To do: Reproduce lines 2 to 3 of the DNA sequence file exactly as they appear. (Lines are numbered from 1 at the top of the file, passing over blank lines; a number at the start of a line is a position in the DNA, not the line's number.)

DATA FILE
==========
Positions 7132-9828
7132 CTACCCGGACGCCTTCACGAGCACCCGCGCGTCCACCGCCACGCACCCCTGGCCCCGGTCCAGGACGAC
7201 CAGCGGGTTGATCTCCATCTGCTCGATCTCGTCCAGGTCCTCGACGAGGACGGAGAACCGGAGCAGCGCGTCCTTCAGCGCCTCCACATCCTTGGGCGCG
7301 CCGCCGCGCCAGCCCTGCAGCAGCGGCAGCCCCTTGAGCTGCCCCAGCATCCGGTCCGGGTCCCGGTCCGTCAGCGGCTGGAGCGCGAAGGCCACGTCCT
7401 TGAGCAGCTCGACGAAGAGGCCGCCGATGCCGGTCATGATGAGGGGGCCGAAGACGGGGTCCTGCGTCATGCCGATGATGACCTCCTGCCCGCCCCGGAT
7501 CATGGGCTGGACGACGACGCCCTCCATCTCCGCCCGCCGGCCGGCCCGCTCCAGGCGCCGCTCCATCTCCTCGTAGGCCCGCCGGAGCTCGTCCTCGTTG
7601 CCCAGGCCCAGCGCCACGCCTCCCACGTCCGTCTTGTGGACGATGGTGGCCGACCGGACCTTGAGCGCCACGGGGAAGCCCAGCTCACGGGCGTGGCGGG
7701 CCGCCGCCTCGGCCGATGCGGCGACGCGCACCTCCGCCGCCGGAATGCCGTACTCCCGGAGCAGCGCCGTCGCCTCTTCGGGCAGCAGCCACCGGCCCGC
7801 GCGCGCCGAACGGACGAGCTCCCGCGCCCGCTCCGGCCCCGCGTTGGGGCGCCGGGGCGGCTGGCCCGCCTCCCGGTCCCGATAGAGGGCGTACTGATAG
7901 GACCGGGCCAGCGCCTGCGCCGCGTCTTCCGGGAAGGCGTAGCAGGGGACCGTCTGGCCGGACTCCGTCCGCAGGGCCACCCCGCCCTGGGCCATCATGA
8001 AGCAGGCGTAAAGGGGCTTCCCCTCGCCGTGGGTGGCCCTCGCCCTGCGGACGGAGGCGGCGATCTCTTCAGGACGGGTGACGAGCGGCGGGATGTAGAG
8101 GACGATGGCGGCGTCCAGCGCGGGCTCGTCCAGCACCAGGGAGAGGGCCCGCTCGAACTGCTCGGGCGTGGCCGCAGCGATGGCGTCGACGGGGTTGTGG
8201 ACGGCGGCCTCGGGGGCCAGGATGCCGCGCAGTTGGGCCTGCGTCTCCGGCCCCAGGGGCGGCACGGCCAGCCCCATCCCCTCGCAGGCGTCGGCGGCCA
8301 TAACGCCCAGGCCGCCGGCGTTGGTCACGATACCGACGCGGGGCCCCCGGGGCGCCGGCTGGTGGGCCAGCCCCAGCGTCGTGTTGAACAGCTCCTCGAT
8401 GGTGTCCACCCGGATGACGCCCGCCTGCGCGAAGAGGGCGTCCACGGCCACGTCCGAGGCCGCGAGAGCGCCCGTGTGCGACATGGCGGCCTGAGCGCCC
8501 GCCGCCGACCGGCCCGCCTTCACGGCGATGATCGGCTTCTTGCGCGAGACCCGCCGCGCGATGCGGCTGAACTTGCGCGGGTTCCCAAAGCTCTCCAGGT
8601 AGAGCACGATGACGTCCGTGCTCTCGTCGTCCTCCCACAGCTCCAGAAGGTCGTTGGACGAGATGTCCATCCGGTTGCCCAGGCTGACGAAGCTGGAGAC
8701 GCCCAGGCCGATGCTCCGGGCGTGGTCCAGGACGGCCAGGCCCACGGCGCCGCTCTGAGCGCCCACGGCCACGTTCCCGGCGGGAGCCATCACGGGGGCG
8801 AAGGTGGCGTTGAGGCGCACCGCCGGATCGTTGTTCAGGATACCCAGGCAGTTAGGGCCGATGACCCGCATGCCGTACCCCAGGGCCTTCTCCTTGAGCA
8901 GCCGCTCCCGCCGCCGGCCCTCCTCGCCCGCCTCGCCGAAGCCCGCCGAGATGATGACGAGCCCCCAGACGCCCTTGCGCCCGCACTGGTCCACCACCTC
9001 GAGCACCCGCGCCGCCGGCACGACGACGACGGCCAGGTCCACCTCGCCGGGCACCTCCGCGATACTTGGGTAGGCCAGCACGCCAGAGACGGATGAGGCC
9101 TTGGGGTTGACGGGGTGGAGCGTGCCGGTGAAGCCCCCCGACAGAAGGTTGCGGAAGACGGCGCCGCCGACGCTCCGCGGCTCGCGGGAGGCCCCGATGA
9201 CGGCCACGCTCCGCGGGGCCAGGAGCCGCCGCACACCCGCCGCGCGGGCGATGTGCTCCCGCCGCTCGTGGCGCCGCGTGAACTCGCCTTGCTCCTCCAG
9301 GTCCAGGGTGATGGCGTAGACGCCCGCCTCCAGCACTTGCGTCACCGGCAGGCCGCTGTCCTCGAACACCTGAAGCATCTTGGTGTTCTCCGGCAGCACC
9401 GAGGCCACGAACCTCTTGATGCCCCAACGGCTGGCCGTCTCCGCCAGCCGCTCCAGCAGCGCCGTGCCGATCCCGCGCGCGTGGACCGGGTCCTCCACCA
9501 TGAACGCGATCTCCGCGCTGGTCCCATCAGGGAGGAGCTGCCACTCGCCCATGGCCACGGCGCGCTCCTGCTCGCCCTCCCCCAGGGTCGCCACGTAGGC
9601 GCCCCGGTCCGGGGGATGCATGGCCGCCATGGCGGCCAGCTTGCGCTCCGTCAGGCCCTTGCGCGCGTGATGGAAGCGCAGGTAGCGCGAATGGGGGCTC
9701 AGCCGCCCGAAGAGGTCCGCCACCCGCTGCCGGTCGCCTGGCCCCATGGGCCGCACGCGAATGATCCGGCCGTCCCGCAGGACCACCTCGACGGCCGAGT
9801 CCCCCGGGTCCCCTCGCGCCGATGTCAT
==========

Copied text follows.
7132 CTACCCGGACGCCTTCACGAGCACCCGCGCGTCCACCGCCACGCACCCCTGGCCCCGGTCCAGGACGAC
7201 CAGCGGGTTGATCTCCATCTGCTCGATCTCGTCCAGGTCCTCGACGAGGACGGAGAACCGGAGCAGCGCGTCCTTCAGCGCCTCCACATCCTTGGGCGCG